By Patrick Crowley
The Cincinnati Enquirer
and The Associated Press
FRANKFORT - Kentucky's state budget impasse appeared to inch toward resolution Tuesday during a closed-door meeting between Gov. Ernie Fletcher and House Democratic leaders.
But even if an agreement is reached by July 1, the start of Kentucky's new fiscal year, more than $100 million in projects for Northern Kentucky could be sliced from the budget.
"I'm concerned about the projects," said House Majority Caucus Chairman Jim Callahan, D-Wilder. "To a number of people, the most important thing is getting a budget. But to us in Northern Kentucky, the projects are very important ... and we're going to do what we can to keep them funded.
"There is a much better shot at getting the budget than getting the projects," Callahan said after emerging from the early afternoon meeting. "The governor is wanting to get a budget in the worst way, and I can't say I blame him."
The budget included more than $100 million in local projects, including a new arena, student union and parking garage for Northern Kentucky University and a new nursing school for Gateway Community and Technical College's Edgewood campus. It also included funding for sewer and water projects for Boone, Kenton and Campbell counties.
Callahan described the meeting as productive and a much-needed "ice-breaker."
"We had a good dialogue," he said. "There was no final answer by any stretch of the imagination, but it's a beginning."
Fletcher indicated he was willing to bend on provisions of the new state tax code he has proposed. The governor's tax overhaul plan - a major tenet of his 2003 gubernatorial campaign - has been the major sticking point among budget negotiators.
Fletcher said that, while he would continue to push for the new tax code, he would negotiate his proposal for income tax rates to be automatically cut as state revenues increase to prescribed levels.
Some Democrats are leery of such a "trigger" provision.
Callahan said during the meeting that House Speaker Jody Richards, D-Bowling Green, agreed to call Senate President David Williams, R-Burkesville, "to try and set up a meeting to discuss where there might be some room to compromise."
Fletcher also agreed to be involved in the negotiations, if necessary.
"The governor seemed to be willing to do what he can to bring this to closure," Callahan said.
The Republican-controlled Senate passed the tax plan, but Democrats who hold the House refused. The General Assembly then, for the second time in three years, adjourned April 13 without passing a budget.
Fletcher has said he will call a special legislative session to pass a budget only if House Democrats and Senate Republicans can agree on its specifics and work out their differences.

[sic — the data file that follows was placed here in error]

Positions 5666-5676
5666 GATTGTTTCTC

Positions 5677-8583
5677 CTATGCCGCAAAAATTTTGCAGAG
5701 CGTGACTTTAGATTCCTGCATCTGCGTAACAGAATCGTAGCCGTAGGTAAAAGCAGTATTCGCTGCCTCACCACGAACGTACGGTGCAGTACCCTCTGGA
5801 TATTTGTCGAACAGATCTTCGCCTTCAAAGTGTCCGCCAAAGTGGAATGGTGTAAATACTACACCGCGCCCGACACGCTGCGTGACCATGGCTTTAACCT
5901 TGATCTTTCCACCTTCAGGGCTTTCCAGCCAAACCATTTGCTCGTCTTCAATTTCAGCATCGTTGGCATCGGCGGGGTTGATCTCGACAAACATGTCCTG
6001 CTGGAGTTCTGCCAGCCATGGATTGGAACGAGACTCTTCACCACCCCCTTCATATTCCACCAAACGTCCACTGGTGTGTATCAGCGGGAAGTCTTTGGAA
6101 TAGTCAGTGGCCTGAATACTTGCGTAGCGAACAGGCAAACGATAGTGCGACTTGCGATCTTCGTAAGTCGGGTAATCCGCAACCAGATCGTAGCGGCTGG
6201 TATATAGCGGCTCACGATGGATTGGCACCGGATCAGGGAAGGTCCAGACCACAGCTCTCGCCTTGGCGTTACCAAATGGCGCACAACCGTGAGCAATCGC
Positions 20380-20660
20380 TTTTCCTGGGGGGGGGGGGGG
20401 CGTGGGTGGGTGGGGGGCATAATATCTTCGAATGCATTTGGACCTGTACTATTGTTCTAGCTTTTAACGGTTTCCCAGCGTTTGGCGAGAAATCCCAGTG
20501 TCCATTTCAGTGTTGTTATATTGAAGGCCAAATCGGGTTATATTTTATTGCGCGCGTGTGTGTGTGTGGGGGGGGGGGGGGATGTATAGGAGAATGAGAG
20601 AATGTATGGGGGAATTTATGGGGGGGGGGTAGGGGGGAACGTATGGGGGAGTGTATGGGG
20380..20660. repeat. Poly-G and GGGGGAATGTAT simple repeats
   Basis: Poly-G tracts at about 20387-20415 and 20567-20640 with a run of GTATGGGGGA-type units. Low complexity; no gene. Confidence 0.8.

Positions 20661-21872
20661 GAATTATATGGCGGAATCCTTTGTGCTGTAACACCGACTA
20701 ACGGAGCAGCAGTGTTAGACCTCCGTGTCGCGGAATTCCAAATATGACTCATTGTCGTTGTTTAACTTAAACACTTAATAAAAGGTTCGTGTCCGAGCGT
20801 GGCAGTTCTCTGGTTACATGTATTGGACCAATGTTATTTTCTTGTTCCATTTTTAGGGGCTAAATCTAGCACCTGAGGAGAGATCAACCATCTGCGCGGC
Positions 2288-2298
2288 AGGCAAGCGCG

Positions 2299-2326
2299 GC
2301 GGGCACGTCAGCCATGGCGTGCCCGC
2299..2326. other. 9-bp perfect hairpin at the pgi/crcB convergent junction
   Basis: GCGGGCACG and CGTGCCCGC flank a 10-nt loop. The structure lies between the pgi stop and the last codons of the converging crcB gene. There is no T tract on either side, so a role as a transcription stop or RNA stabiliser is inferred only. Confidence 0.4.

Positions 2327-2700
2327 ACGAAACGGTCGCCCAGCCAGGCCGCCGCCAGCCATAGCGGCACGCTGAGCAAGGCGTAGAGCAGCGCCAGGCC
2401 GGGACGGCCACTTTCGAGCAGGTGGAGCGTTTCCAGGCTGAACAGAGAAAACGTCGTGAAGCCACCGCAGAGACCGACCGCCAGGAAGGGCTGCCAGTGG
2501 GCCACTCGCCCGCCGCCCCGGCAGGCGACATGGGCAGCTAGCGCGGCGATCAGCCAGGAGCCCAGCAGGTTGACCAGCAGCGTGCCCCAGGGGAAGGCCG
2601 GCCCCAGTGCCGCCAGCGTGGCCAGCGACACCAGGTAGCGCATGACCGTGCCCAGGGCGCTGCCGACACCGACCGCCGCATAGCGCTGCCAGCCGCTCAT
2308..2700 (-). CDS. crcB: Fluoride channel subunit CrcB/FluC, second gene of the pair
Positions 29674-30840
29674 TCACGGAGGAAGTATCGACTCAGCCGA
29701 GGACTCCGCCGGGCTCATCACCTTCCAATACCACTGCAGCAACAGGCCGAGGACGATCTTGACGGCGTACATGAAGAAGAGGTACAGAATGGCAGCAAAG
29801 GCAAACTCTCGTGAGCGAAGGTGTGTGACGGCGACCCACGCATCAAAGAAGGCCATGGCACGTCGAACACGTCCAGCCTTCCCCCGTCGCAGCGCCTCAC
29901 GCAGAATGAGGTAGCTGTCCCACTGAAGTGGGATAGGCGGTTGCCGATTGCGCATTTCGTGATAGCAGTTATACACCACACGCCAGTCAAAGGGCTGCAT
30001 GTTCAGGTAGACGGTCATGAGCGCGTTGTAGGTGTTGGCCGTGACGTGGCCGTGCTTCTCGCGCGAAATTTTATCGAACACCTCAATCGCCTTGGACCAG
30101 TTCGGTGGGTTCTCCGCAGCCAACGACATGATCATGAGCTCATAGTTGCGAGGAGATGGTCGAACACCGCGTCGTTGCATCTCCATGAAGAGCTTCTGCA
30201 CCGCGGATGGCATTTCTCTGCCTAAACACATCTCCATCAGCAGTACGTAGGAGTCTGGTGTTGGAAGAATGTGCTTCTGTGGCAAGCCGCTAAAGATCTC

According to Fletcher's administration and Senate Republicans, the plan is "revenue neutral," meaning it raises as much revenue as its cuts. That gives proponents of tax increases political cover to support the package even though it increases as many as eight taxes.
But Callahan said many Democratic House members, and even some Republicans, are concerned that political opponents will use their votes for the tax plan as ammunition for campaign attacks.
"A lot of members have races coming up in November, and they don't want to be portrayed as voting for a tax increase," he said.
Though Fletcher has talked about overhauling the tax code for more than a year, he did not unveil his plan to lawmakers until March 11 and did not file it as a bill until March 16. That gave legislators just 11 days to pass the most comprehensive tax reform package in decades.
Many lawmakers, including Democratic leaders, complained that the budget bill died because there simply wasn't time to digest and debate its many complexities.
Fletcher's tax plan calls for:
Raising the state's 3-cents-a-pack cigarette tax to 29 cents.
Increasing alcoholic beverage taxes.
Closing business tax loopholes.
Replacing existing state and local telecommunications taxes with a uniform 7.62 percent tax.
Revenue from the cuts would be replaced by:
Lowering the top individual income tax rate from 6 percent to 5.7 percent.
Raising the low-income tax credit to cut 125,000 families off the state tax rolls.
Eliminating the corporation license tax.
Lowering the top corporate tax rate from 8.25 percent to 6 percent.
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